I regret that the present parliament doesn’t need culture as it won’t grant the big money to which the parliamentarians used to. I agree, culture – is not money, it is much more. This spiritual wealth is something without which there can be no nation, or the country itself .”
All of which is entirely accurate. Parliament has thus far spectacularly failed to reform the political processes and machinery that supports and sabotages democracy and the Verkhovna Rada as an institution. The machinery and processes continue to support the few big political players, grey cardinals and oligarchs. The political machinery and processes require reform far more than simply changing the names that sit within the body. Until those process and machinery are reformed, there is little likelihood of major, sustainable and consolidated reform elsewhere.
Thus it seems clear that Ms Ohnevych has resigned upon principle seeing no opportunities to change the odious and cancerous political culture that still remains unchanged within the Verkhovna Rada. An admirable stance, however it is a stance that actually removes an MP from within the Verkhovna Rada that possessed principles, morality and hoped for a changed institutional ethic.
Equally, the reformers are now minus one in there number, the old feckless, self-serving crowd are therefore plus one by default.
Except it may actually be minus two for the reformers and plus two for the feckless, cronyist, self-serving corrupted establishment, for replacing Ms Ohnevych from The Radical Party list could very well be Tatyana Yuzkov.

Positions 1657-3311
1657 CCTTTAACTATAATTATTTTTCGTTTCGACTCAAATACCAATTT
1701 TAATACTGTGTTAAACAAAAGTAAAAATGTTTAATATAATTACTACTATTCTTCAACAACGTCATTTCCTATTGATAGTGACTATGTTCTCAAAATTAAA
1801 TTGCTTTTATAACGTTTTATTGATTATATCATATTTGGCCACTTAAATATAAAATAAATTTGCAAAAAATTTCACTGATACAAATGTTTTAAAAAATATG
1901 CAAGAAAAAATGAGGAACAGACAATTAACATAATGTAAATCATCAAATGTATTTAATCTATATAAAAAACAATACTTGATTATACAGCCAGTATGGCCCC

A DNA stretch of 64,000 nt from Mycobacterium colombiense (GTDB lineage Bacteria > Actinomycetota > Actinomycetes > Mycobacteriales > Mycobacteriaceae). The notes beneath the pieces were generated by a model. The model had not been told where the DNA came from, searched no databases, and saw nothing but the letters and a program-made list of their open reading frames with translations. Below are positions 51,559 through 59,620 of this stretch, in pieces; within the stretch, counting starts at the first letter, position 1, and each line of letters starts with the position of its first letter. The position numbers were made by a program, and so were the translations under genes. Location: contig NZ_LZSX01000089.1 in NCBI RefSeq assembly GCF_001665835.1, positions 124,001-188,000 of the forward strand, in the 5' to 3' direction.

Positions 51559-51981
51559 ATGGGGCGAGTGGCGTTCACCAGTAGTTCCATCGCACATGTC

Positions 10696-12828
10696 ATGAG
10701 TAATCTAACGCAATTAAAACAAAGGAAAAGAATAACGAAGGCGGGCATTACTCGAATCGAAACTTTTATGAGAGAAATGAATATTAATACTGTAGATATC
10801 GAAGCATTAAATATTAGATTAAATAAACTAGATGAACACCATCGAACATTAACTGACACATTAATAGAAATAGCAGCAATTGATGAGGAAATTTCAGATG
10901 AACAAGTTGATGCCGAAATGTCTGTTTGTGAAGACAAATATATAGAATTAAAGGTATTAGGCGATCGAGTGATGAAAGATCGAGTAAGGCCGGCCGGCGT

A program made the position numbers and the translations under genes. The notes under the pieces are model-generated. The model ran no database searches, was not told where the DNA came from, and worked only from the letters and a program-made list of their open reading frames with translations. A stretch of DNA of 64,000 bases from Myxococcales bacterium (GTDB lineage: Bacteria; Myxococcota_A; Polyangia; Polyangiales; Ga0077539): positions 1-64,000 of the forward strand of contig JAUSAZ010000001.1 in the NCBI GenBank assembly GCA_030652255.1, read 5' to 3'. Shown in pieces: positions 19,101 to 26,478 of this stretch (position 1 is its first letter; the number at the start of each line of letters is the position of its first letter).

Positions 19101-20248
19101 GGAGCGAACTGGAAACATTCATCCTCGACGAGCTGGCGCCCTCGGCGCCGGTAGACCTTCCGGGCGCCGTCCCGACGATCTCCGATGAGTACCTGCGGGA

Sadly few would come as more representative of the feckless, self-serving and dyed-in-the-wool “corrupt establishment” than Ms Yuzkov. She is the daughter of Leonid Yuzkov, the First President of the Constitutional Court of Ukraine. The Yuzkov’s are very chummy with the entirely odious and much despised Viktor Medvedchuk, who is a close friend of President Putin, was responsible together with Sergei Kivalov for the rigged 2004/5 elections that brought about the “Orange Revolution”, and who to this day is hardly an individual identified with having the best interests of Ukraine at heart by an overwhelming number of the Ukrainian constituency.
The Yuzkov’s have also defended (or attempted to), Oleh Lyashko in court proceedings over the years past. They may perhaps be defending him once more in the years to come too.
Tatyana Yuzkov currently, as well as being a lawyer, also sits on a temporary ad hoc committee that verifies judges, and is a Member of The Shevchenko Kyiv Bar Association.